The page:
A mum from Aberdeen who was told she had a year to live due to terminal brain cancer is still searching for a cure, eight years after she was diagnosed.
44-year-old Suzanne Davies is raising awareness for Brain Tumour Research in Scotland to help families living with the disease.
In 2014, after suffering from consistent headaches, the mum-of-two went to see her GP.
She was immediately sent through to A&E at Aberdeen Royal Infirmary where she had a CT scan, and was told she had a tumour the size of a golf ball growing on the right side of her brain.
Suzanne underwent surgery where 95% of the tumour was removed, and after feeling better, it was just days later that her consultant told her she had just a year to live.
Recalling that day, she said: “I didn’t want to know about timescales but he told me that I had a year to live and if I had chemotherapy I’d have eight weeks more. That was just over eight years ago.
“There was no way I wanted to leave my kids at that age, they were so young. I didn’t have kids not to bring them up and I continue to be positive.
“I have my days it’s tough, I have seizures and I’ve had falls and I’ve not been able to drive but I just keep going.”
In Scotland, over 1,000 people are diagnosed with a brain tumour every year.
Only 12 per cent of those survive five years on from their diagnoses.
“I remember my consultant telling me to go home to have a normal weekend, but I remember thinking ‘how?” Suzanne added.
“You’ve told me I’ve got a brain tumour and to go home and have a normal weekend?’
“It was awful, my husband and I sat on our sofa that night thinking where do we go from here.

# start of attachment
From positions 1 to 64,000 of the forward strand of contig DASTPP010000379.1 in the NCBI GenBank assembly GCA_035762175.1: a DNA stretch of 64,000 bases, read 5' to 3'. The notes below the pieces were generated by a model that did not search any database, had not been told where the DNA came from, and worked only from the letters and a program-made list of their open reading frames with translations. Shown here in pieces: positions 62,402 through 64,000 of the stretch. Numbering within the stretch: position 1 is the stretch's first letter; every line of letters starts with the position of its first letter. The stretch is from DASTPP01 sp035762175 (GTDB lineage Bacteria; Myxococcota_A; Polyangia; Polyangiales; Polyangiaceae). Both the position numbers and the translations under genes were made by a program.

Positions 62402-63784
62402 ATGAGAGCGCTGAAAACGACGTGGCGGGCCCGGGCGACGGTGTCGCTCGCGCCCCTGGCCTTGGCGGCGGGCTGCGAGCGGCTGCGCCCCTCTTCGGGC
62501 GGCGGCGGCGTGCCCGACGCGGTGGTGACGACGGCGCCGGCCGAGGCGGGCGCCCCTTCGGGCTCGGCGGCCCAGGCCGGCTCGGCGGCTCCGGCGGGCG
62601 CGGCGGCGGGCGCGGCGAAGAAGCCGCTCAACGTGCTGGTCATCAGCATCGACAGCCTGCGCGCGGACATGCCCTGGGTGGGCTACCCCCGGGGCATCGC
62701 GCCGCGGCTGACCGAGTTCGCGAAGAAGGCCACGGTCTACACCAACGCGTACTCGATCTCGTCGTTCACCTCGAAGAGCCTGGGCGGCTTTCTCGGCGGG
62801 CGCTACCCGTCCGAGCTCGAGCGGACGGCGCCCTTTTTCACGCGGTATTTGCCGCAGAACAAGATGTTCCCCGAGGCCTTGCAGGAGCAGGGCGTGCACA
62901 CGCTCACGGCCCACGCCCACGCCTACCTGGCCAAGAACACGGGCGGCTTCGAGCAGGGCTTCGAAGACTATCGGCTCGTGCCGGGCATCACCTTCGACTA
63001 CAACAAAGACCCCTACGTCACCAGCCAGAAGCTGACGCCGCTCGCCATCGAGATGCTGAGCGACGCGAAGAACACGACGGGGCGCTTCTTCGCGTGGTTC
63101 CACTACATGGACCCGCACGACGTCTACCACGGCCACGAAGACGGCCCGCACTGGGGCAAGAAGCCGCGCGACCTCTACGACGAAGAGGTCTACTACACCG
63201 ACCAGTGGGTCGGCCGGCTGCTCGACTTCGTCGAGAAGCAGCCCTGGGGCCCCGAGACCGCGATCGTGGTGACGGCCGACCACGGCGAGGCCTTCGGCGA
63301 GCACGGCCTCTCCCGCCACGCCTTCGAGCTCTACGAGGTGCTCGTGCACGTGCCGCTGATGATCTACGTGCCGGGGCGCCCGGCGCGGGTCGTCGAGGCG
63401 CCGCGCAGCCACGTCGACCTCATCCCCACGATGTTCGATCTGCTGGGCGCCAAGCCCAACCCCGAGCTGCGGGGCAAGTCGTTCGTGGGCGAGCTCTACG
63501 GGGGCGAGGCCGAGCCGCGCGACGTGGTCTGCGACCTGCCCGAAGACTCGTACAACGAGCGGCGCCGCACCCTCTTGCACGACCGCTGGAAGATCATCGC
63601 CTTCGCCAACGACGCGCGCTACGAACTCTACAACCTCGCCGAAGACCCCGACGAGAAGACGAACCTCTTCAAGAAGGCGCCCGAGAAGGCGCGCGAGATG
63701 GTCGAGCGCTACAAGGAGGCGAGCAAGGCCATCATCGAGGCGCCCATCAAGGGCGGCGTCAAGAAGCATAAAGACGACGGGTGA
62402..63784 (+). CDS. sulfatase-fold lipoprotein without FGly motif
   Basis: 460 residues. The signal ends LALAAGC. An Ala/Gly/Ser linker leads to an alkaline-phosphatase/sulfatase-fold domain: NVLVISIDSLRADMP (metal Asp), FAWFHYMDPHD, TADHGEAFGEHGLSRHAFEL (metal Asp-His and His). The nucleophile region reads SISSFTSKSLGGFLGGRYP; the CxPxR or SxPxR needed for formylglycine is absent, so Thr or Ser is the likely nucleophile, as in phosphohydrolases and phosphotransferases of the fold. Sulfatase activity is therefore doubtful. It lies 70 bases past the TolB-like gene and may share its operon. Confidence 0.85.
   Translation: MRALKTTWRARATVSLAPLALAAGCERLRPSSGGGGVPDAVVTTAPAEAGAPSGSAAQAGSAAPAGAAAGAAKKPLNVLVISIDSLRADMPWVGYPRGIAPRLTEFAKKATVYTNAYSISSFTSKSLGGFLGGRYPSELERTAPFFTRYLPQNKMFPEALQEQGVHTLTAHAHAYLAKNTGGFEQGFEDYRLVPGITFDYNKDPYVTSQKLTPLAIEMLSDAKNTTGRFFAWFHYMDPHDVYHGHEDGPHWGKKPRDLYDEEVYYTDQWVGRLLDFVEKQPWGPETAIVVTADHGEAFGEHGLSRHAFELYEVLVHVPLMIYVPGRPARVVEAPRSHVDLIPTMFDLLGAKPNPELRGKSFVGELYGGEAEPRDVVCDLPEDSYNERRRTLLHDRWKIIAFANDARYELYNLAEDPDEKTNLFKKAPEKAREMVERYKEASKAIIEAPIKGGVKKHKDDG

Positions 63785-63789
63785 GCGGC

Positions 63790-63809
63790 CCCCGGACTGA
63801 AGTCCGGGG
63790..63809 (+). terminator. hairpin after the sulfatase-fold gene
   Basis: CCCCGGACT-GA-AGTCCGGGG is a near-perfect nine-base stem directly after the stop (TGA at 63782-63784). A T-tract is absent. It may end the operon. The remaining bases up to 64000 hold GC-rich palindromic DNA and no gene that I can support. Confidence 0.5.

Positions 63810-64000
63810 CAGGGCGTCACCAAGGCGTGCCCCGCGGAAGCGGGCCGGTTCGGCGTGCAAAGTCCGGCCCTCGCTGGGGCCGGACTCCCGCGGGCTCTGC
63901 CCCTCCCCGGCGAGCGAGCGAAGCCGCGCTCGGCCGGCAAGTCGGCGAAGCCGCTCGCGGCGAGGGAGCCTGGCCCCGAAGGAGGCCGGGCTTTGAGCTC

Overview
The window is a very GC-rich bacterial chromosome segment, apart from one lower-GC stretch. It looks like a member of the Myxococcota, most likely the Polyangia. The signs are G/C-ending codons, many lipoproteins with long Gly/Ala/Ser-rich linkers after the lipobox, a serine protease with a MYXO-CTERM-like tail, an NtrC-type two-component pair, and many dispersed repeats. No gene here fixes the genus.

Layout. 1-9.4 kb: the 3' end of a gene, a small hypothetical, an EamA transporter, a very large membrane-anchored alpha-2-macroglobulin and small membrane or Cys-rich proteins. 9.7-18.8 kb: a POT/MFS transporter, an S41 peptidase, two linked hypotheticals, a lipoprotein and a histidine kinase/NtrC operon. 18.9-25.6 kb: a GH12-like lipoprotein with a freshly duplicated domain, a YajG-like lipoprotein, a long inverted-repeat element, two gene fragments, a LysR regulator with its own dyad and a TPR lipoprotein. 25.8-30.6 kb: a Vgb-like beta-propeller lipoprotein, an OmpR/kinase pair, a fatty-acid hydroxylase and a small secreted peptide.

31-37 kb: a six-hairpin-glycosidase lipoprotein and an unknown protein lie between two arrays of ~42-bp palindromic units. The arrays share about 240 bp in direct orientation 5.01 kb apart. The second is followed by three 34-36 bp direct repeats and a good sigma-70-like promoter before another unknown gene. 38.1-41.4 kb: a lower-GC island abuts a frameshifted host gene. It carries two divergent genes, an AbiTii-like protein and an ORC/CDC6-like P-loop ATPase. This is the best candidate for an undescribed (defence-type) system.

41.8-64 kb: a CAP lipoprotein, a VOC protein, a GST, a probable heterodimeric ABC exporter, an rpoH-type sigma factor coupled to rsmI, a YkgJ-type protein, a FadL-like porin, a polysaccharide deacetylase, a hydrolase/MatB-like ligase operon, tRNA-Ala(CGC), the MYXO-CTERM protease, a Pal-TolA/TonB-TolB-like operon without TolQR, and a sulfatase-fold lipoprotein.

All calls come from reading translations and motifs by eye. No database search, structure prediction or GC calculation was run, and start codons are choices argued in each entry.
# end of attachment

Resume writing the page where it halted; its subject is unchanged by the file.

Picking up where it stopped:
“We were 36 and 42, why were we having a conversation about dying maybe soon?”
Suzanne says her positivity has been key to her survival for so long.
“I never let myself think I wouldn’t still be here. When they first told me I thought about the kids and I broke down. But I remember thinking being that way is not going to help at all.”
She continues to have MRI scans every six months, and her most recent in June showed her tumour was stable.
But she admits her tumour will grow.
Since diagnoses she’s been raising awareness and funds for numerous charities to try and find a cure, not just for herself but for everyone who has been given a diagnoses.
She said: “I get frustrated that there isn’t currently a cure for brain tumours, so more money is needed so more research can be done.”
Hugh Adams, Brain Tumour Research said: “I believe we will get to the stage that the diagnoses of a brain tumour, although difficult, not the death sentence that it can be and well; have more stories like Suzanne’s.”
You can donate to Suzanne’s JustGiving page, here – https://www.justgiving.com/fundraising/Suzanne-Davies25.
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